Public service

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Kenny sat expressionless on the frigid chrome steel wheelchair while gazing down at the stumps that used to be his legs. He had just been released from Mercy hospital after both his legs were amputated two week ago Friday. He had been wounded after an IED exploded near Kandahar Air Field in Afghanistan which tore open his Humvee. 

Kenny sat expressionless on the frigid chrome steel wheelchair while gazing down at the stumps that used to be his legs. He had just been released from Mercy hospital after both his legs were amputated two week ago Friday. He had been wounded after an IED exploded near Kandahar Air Field in Afghanistan which tore open his Humvee. 

Born at El Cajon Valley Hospital, Kenny grew up playing Pop Warner football in Well’s Park. He attended Granite Hills High School and following the aftermath of the terrorist attack on 911, Kenny willing joined the army. While on deployment, overseas serving his country, both his parents had been injured in a hit and run accident then taken off life support several months later.

All family assets were liquidated to pay the costly medical expenses which occurred while his parents were in the ICU. Kenny found himself alone, on the street, with no way to earn a living. After the armored vehicle exploded he had been given morphine to manage his pain but his pain never went away nor did his need to self medicate.

Now homeless, hooked on prescribed pain medication, Kenny was forced to live in city parks where he had access to public restrooms. As he wheeled across the freshly cut grass he remembered much happier times when he had practiced football at the south end of Well’s Park. 

As he wheeled up to the restroom complex, he noticed that they were all locked and closed to the public. Rotten food and trash were scattered all around as it overflowed from city trash cans. Regular trash collection had been suspended and now the content in the cans was putrefying.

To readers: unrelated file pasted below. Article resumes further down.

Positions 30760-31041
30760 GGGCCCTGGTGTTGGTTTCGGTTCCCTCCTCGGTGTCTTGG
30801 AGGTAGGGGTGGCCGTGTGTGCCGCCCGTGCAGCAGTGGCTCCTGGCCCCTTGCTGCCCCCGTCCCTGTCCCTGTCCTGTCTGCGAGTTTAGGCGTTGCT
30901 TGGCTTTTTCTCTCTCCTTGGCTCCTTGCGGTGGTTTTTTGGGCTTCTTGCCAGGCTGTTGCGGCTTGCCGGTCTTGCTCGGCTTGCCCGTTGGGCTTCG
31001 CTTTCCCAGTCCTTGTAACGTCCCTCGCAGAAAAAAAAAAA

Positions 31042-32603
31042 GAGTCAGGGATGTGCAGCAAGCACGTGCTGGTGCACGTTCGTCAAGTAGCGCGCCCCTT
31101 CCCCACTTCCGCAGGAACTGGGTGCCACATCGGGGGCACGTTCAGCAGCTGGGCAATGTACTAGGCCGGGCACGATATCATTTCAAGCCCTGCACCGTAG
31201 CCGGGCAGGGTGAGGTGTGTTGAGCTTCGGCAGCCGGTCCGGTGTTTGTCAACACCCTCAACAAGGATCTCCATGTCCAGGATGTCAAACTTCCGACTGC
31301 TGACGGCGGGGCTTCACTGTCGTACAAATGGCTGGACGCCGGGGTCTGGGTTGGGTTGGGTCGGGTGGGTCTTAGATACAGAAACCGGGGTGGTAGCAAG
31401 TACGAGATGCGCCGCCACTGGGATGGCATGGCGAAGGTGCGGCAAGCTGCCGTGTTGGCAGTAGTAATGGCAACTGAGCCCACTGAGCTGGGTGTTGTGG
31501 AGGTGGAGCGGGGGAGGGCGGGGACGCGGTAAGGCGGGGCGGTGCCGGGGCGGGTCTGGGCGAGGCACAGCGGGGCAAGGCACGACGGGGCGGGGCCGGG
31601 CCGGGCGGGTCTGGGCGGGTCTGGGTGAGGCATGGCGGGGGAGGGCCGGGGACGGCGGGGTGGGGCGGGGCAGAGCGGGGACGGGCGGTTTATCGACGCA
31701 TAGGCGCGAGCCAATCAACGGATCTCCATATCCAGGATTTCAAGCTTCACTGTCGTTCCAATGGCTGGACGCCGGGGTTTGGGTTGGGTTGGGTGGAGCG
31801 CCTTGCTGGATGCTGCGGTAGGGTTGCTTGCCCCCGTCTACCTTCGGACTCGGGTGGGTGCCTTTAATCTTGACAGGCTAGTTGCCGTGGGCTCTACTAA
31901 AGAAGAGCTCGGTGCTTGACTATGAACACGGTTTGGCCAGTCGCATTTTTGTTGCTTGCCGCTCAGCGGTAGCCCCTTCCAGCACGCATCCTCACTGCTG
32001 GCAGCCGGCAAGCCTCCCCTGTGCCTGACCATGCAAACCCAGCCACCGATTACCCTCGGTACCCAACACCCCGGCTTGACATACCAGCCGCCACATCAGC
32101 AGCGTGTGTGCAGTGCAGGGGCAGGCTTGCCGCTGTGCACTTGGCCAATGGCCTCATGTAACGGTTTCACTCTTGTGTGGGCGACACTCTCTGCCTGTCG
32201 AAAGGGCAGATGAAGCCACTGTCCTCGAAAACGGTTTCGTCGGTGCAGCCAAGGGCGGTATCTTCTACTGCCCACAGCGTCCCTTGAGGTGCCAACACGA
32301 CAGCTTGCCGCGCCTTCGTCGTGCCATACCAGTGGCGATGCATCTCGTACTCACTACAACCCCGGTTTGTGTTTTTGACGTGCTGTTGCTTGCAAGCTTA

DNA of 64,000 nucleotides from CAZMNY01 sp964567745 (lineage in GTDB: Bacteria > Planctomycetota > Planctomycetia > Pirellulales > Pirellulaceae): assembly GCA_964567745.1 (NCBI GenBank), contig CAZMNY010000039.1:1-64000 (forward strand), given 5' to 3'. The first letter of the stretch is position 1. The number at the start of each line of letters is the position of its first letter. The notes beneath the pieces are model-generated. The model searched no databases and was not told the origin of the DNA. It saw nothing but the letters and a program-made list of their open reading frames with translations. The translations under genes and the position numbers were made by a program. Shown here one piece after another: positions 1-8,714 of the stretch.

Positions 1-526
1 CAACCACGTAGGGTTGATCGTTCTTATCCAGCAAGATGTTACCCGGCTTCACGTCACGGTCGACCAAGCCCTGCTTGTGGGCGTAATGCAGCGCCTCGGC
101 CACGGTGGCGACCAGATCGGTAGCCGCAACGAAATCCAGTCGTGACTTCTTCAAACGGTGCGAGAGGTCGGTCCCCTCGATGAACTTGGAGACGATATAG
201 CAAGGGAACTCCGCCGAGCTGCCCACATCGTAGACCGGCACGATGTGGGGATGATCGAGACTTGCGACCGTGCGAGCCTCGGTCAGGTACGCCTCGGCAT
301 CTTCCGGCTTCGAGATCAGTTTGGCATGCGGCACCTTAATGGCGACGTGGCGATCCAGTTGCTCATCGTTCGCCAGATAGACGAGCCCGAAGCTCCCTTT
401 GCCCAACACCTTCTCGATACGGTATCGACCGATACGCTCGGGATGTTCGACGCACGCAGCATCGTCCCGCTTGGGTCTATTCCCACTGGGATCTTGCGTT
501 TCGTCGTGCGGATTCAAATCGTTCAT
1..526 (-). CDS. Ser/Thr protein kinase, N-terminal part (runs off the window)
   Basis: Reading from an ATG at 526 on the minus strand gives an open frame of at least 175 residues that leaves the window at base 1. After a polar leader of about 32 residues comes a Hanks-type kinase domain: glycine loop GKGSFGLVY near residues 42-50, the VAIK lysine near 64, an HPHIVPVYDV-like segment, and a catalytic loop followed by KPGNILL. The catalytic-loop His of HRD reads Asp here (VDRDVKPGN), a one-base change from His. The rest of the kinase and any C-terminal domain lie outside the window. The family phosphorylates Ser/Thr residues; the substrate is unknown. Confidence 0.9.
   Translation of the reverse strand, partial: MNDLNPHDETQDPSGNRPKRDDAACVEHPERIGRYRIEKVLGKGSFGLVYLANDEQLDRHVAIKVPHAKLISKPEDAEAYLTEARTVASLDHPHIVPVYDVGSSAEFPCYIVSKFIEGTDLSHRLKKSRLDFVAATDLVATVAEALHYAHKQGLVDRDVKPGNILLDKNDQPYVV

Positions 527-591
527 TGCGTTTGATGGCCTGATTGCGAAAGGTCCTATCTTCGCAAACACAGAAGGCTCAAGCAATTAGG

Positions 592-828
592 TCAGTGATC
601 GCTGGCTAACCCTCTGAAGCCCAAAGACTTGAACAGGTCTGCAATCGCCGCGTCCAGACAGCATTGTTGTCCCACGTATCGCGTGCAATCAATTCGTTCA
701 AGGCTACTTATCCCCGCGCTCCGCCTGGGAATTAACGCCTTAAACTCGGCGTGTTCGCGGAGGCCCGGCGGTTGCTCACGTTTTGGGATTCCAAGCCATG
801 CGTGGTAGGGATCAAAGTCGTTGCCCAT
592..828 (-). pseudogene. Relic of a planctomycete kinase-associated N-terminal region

There was also several new signs posted around Well’s Park, stating that it was now illegal to share food with people on any city-public property. Kenny’s heart broke. Tears began to fill his eyes as a police patrol car made its rounds through the parking lot. The police car stopped near the restrooms as both officers got out to investigate what Kenny was doing there. 

“You can’t stay here in the park” said the senior officer adjusting his pants up over his hips.

 As Kenny wiped his eyes and brushed the hair away from his face the younger policeman thought he might have recognized Kenny from his army unit in Kandahar.

“Kenny? I lost track of you after the incident. Heard they transported you to Germany.” said the young officer.

The senior officer pulled his partner aside to discuss the situation. Then, after several minutes of intense discussion, the younger officer explained to Kenny that his shift was almost over and that he should wait there on the sidewalk and he would pick him up for lunch in just a few minutes.

It’s shameful that some people look at the homeless as just fodder that needs to be tilled under, trash to be disposed or at the very least swept under the rug. Locking public restrooms, neglecting to empty overflowing trash cans denies the public of a safe and clean place where they can relieve themselves and wash their hands with soap and water.

Passing laws that make it illegal to share food is appalling when there are men and women, just like Kenny, living out on the streets that need a helping hand. It’s true that local churches have feeding programs but shouldn’t our city politicians have the responsibility to help all citizens that are living within their limits?  

Locking public restrooms, not removing trash and providing ill-maintained port-a-potties is a situation that may be contributing to the existing health epidemic plaguing our county and cities. Most portable toilets are not handicap accessible and, when not routinely maintained, can be a source for hepatitis A as well as many other communicable diseases. 

Over two thousand years ago, Jesus warned us that we need to love people by helping them. Jesus said that we need to love others as we love ourselves. Jesus Himself both touched and hugged men and women who had leprosy. He insisted that true religion is helping widows and orphans in their distress; to reach out to the homeless, undesirables as well as the lost. 

In the gospel of Matthew 25:44-46 we have an intense judgment by Jesus on those people who refused to help others.

 “Then they also will answer Him, saying, Lord, when did we see you hungry or thirsty or a stranger or naked or sick or in prison, and did not minister to you? Then He will answer them, saying, Assuredly, I say to you, inasmuch as you did not do it to one of the least of these, you did not do it to me. And these will go away into everlasting punishment, but the righteous into eternal life.”

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